Sheridan’s first newspaper told 
it like it was

Home|Opinion|Local Columnists|Sheridan’s first newspaper told 
it like it was

A framed copy of page one of Sheridan’s first newspaper — the Sheridan Post — has hung just inside the door of The Sheridan Press. Published on May 19, 1887, when Sheridan was a part of Johnson County and Wyoming was still a territory, it hung a bit high and the type was small. I was having trouble trying to read it when publisher Steve Woody came in, took it down, and let me take it home to read.

Thos. M. Cotton is listed as publisher and, excepting for a number of ads and a letter to the editor, wrote all the copy as a running narrative about the town and area. The first subscription was purchased by Sheridan’s first banker and second mayor, E.A. Whitney, for $3 a year, and he was delivered the first copy hot off the press.

The paper had many ads and a few included names we are familiar with today, such as J. D. Helvey, listed as proprietor of a blacksmithing and wagon repairing shop; B.F. Perkins, Law, Loan and Land Agent; Grinnell Livestock Co. and of course, Thomas Cotton himself, Attorney and Notary.

An AF&AM Masonic Lodge meeting was announced. Most of the copy described our early town and area.

Cotton writes, “Sheridan is located about 15 miles from the line dividing Montana and Wyoming Territories..on the Rock Creek and Junction City line of stage route fame and the longest stage line in the U.S. if not the world.” He writes of “…fertile valleys from which soil supports large quantities of hay, wheat, oats and vegetables all of superior quality.”

A letter to the editor from Mrs. D.S. Sonnesberger brags on the quality of small fruits produced. Cotton continues, “A great number of natural advantages such as timber, water, water power, coal, grazing and ag land surrounds us on all sides. Great credit is due the founders and locators for good judgement in locating the town called by many the ‘Queen of the Valleys.’”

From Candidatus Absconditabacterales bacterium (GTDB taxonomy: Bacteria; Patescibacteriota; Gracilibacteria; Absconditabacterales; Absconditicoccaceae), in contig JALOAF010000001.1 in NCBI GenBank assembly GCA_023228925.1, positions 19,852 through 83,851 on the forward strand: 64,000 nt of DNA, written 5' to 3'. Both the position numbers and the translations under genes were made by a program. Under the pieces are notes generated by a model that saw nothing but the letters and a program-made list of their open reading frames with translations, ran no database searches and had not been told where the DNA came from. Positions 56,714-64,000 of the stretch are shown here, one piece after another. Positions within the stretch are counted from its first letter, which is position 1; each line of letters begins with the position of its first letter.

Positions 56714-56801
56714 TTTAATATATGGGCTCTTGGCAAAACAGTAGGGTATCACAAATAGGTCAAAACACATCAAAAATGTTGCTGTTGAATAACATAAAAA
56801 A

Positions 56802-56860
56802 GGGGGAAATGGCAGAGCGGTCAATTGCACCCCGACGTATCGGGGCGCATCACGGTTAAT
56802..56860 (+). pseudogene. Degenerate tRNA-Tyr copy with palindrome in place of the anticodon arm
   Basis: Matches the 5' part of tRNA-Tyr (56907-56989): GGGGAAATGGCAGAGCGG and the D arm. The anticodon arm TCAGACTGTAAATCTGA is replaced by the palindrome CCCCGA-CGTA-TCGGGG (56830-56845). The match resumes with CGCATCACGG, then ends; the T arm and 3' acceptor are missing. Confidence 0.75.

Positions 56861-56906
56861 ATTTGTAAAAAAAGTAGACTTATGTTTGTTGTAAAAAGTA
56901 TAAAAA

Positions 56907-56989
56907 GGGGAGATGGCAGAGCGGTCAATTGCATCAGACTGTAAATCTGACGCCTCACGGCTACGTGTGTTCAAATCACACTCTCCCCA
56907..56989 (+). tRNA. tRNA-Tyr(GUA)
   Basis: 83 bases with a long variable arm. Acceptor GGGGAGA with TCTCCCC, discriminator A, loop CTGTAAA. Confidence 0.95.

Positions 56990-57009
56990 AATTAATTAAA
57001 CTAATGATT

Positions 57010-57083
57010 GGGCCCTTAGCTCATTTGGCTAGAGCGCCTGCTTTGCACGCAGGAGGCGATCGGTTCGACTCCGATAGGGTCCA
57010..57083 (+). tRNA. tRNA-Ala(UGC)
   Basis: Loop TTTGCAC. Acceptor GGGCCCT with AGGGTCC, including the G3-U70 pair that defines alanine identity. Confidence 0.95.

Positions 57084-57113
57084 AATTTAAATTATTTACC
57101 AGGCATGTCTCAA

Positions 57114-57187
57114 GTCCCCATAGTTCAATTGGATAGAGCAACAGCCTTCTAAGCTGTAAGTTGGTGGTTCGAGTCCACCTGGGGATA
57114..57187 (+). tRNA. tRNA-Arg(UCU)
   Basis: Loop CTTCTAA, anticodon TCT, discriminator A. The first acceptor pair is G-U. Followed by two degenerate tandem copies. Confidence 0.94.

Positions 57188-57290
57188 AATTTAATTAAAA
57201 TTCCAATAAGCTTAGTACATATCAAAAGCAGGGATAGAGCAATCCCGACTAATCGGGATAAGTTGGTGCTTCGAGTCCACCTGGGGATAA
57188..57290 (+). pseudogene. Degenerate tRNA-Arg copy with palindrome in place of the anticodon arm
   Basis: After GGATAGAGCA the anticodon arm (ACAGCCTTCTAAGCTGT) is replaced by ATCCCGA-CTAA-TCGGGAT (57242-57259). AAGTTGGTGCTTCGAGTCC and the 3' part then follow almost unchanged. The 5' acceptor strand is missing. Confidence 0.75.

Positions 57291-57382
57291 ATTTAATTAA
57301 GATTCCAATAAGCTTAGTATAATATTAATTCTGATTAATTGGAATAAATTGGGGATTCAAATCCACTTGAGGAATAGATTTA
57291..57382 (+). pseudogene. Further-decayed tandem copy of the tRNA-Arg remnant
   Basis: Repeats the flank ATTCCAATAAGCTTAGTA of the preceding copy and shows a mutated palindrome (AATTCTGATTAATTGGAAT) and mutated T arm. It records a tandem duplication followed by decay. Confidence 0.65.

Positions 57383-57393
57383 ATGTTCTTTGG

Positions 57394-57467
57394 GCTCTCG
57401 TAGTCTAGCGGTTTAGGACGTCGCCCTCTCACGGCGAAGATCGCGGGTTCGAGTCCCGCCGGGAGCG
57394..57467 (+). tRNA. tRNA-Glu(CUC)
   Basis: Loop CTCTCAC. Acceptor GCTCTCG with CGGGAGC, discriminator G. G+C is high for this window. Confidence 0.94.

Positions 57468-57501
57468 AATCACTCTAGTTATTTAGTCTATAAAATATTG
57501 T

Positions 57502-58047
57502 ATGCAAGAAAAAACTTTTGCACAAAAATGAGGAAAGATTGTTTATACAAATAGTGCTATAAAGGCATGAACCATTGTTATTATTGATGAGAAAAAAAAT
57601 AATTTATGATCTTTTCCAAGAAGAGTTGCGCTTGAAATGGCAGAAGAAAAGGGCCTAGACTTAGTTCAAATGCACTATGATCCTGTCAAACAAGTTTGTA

In December 1883, only about 19 months after May of 1882 when the first 40 acres were plotted and surveyed by Jack Dow of Big Horn, 50 buildings had been constructed, exceeding all expectations. They included a school with 54 students, three blacksmith shops, a hotel, two livery stables, two saloons, one barber shop, a law office, a butcher shop and a harness and shoe shop.

It was fun to read that T.T. Tynan, grandfather of Tom Tynan, a resident of Sheridan today, was “tripping the light fantastic at the Windsor Hotel.”

Tynan would go on shortly after, with Fay Summers, to establish a second newspaper, the Sheridan Enterprise, which in the early ‘90s would merge with the Post to become the Post Enterprise — all ancestors of today’s Sheridan Press. Steve Woody doesn’t remember where he found the paper, but the original was picked up from him by The Wyoming Room staff and copied. There are four original pages today at the library. Steve framed his copy of page one and hung it on the wall.

On the back he attached a Sheridan Banking Company envelope and a note stating “Property of W.G. Griffen” who was, along with J.D. Thorn, one of E. A. Whitney’s top men. Wellen Griffen stayed on after Whitney’s death and worked for the trust, and then clocked in 16 years with Whitney Benefits after the foundation was established — for over 52 years of service. So, the copy you can see on the wall at The Sheridan Press of Vol. 1, Number 1 could be a copy of that first issue off the press.

Mary Ellen McWilliams serves as an adviser and volunteer for the Sheridan County Historical Society and Museum, and the Fort Phil Kearny/Bozeman Trail Association.

By |Jul. 28, 2017|

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